• Talk to them about it; describe activities they will be doing, describe your own experiences or other’s experience about camp.
• Involve kids in choosing the camp. First, parents must decide what type (day camp vs. overnight, co-ed or same gender, traditional recreational camp or specialty camp) then discuss their top choices with their child to get their opinion.
• Attend open houses, meet the staff, visit the campsite, check out the Web site.
• Talk to other families who are sending their kids to the same camp. Arrange a play date with the kids to foster a positive relationship.
• Involve the children in the decision on camping. If kids feel like partners in this decision, they also perceive more control of the process. If they feel forced to go to camp, they might feel helpless, which increases homesickness.
• Normalize your child’s feelings, including fear, nervousness, homesickness. These are normal feelings when going away from loved ones.
• Parents should practice brief separation periods prior to camp. Arrange a weekend overnight without contact with parents (no phone calls).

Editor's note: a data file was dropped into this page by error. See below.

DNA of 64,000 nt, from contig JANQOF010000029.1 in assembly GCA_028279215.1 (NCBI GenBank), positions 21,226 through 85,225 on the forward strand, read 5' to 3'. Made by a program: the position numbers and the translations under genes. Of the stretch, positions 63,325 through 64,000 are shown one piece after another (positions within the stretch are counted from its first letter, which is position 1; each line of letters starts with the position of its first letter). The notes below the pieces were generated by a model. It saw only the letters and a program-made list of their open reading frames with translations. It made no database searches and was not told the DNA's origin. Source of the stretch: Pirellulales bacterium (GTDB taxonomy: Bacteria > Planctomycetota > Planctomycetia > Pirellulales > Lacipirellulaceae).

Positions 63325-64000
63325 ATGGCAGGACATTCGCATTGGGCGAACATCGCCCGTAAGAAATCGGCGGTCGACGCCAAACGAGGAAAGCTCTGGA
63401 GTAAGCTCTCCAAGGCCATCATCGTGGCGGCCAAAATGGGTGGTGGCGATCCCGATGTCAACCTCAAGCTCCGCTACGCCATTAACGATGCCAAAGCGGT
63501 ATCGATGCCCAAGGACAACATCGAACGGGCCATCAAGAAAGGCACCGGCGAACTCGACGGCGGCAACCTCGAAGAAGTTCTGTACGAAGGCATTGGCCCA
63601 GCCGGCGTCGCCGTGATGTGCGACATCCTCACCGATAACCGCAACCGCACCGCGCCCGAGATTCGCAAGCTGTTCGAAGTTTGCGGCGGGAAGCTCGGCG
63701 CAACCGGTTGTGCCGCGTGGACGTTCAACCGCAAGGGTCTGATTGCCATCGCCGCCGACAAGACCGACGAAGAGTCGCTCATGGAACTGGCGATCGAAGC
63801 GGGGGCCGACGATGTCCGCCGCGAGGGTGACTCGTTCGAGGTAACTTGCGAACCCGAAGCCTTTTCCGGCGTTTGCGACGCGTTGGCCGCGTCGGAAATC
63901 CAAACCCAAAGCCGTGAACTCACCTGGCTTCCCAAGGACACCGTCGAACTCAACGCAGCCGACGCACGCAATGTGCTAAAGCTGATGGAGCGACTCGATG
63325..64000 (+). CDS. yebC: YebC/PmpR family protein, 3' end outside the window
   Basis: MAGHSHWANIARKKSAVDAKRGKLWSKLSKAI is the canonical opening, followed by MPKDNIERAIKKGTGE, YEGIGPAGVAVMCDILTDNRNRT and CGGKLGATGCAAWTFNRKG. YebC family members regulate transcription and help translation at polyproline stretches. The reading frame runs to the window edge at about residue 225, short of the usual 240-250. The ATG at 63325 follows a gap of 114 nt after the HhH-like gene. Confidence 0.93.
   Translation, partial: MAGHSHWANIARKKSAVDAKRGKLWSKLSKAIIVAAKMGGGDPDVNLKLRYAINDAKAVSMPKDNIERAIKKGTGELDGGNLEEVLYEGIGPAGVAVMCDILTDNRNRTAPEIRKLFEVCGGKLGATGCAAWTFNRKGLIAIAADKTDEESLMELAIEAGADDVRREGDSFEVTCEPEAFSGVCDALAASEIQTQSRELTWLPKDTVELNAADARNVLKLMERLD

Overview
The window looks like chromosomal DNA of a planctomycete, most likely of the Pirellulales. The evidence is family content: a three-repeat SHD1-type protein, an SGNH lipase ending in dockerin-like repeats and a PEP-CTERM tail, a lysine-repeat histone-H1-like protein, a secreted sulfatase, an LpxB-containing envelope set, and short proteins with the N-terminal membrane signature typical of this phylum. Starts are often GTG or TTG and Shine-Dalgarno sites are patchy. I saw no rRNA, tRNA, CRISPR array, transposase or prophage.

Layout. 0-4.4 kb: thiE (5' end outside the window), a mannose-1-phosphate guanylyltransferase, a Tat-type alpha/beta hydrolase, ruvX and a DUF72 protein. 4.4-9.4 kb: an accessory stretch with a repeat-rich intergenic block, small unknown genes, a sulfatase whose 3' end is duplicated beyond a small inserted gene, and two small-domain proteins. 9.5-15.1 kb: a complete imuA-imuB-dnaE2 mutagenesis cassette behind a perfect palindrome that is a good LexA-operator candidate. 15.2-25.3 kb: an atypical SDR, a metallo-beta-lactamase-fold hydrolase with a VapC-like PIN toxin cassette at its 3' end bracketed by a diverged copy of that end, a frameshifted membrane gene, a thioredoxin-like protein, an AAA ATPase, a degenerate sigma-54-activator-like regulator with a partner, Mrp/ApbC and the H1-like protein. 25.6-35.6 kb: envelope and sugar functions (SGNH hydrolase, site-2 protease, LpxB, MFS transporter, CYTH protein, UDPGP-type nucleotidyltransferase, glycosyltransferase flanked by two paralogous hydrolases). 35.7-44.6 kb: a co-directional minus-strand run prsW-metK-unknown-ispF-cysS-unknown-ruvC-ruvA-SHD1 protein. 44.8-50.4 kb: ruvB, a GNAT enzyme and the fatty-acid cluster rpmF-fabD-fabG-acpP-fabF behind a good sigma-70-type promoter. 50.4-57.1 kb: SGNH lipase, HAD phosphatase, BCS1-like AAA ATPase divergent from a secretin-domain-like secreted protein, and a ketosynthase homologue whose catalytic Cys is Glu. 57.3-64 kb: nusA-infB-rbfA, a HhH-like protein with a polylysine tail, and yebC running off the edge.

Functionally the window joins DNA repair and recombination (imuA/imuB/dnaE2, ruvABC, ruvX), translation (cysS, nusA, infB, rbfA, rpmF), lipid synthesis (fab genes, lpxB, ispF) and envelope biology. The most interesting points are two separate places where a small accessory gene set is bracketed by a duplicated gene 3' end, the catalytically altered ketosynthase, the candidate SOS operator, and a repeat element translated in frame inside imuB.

• Provide addressed, stamped envelopes so kids can mail letters.
• Express optimism and confidence in their child’s ability to manage separation and to have fun at camp. Avoid expressing anxiety about the separation.
• Avoid promising kids to pick them up if camp doesn’t work out.
Coping concepts for kids
• Tell kids to do something fun with friends when feeling homesick.
• Do something to feel closer to home like look at a family picture, write a letter or journal entry.
• Talk to someone at camp who can listen and help.
• Think of the fun activities at camp. Distract yourself from thoughts of missing home.
• Use a calendar to mark off the days to visualize the duration and realize the separation is not forever.
Source: Francesca Skowronski, visiting assistant professor, Institute for Juvenile Research Department of Psychiatry, The University of Illinois at Chicago